Ash Ilkhani - Immigration Law Outline

Ash Ilkhani- - Immigration Law Outline by Ash Ilkhani Professor Villiers Fall 2003 1 Foundations of the Immigration Power Overview and History of

Info iconThis preview shows pages 1–3. Sign up to view the full content.

View Full Document Right Arrow Icon
Immigration Law Outline by Ash Ilkhani Professor Villiers Fall 2003 1
Background image of page 1

Info iconThis preview has intentionally blurred sections. Sign up to view the full version.

View Full DocumentRight Arrow Icon
Foundations of the Immigration Power Overview and History of US Immigration Law and Policy Brief History Of Immigration to the US After the American Revolution it took nearly 100 years for Congress to pass any extensive immigration laws: - First, it was unclear whether the federal government was even intended by the Constitution to have power to regulate immigration o The US Constitution included no language that expressly granted Congress authority to control immigration. - Second, the US government officially favored immigration during this period o People were needed to build the US o Many US citizens thought their new nation as an experiment in freedom - to be shared by all Thus, apart from piecemeal legislation, the first one hundred years of the nation’s existence could be characterized as a period of unrestricted immigration. Restriction Begins -- Excluding the Unwanted After Civil War, federal law began to reflect the growing desire to restrict immigration of certain groups - The first federal statutes limiting immigration, enacted in 1875 and 1882, prohibited the entry of criminals, prostitutes, idiots, lunatics, and persons likely to become a public charge . o These statutes were a “quality control” measures. o The 1882 Act also for the first time imposed a head tax on every arriving immigrant. This served the underlying function of deterring the immigration of people unable to pay. - Chinese Exclusion Laws o In 1882, 1884, 1888, and 1892, Congress enacted the so-called “Chinese exclusion laws,” and these became the first federal immigration statutes to be subjected to judicial scrutiny o These laws were aimed at stemming the tide of Chinese immigration and were the product of economic and political concerns as well as racism and nativism. - An 1891 Act added the “diseased,” “paupers,” and “polygamists” to list of excludable persons. o It also established the Bureau of Immigration, the forerunner of the INS. At the turn of the century, there was a sharp increase in immigration, and Congress tried to stem the flow by excluding more classes of immigrants: - In 1903, a new law excluded epileptics, the “insane,” “beggars,” and “anarchists.” - In 1907, the feebleminded, the tubercular, and those persons with a mental or physical defect that “may affect” their ability to earn a living were added to the list. - Japanese immigration was restricted by a 1907 agreement negotiated between Japan and the US. In 1917, over Pres. Wilson’s veto, Congress enacted legislation that made literacy a requirement for entry . - One important purpose of the act was to limit immigration from southern and eastern Europe, which was accomplished by barring people unable to read. -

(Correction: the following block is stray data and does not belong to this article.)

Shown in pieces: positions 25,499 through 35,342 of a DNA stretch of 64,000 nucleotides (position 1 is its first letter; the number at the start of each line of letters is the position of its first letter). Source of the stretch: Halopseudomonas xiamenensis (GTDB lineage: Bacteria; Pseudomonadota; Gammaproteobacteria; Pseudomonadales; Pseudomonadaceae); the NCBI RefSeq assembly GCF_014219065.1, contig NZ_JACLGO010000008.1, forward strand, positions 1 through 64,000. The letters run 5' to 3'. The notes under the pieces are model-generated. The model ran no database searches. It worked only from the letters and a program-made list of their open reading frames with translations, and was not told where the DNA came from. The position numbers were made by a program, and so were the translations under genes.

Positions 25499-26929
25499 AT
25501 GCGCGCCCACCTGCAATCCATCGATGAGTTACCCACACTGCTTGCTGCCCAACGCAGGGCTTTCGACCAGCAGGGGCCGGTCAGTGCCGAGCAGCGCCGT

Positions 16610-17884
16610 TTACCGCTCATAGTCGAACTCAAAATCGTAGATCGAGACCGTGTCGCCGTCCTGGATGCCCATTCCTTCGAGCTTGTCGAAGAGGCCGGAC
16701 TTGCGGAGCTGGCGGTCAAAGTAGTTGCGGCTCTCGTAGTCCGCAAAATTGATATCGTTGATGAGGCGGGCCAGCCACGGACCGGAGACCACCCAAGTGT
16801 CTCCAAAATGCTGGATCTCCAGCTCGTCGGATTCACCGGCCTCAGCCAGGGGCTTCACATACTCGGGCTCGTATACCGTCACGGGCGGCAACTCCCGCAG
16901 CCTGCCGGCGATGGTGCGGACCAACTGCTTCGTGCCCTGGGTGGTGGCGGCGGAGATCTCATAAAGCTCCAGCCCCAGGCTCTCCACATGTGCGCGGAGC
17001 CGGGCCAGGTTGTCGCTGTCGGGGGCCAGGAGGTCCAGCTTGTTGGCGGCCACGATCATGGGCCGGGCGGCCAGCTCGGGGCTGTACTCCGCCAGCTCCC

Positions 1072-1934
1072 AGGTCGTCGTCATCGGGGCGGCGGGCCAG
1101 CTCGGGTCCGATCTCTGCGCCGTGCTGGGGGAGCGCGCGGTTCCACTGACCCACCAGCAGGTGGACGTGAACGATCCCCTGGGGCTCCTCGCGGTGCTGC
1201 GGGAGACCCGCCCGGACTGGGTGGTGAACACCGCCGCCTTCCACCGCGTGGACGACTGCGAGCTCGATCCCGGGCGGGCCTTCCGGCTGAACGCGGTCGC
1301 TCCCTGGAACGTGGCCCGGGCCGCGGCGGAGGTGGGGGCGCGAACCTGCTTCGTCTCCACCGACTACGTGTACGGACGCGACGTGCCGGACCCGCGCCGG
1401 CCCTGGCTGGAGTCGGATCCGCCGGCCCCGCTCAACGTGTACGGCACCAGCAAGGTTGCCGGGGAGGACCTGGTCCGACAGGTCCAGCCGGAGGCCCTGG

Background image of page 2
Image of page 3
This is the end of the preview. Sign up to access the rest of the document.

This note was uploaded on 02/18/2008 for the course LAW 1030 taught by Professor Todres during the Fall '02 term at St. Johns Duplicate.

Page1 / 53

Ash Ilkhani- - Immigration Law Outline by Ash Ilkhani Professor Villiers Fall 2003 1 Foundations of the Immigration Power Overview and History of

This preview shows document pages 1 - 3. Sign up to view the full document.

View Full Document Right Arrow Icon
Ask a homework question - tutors are online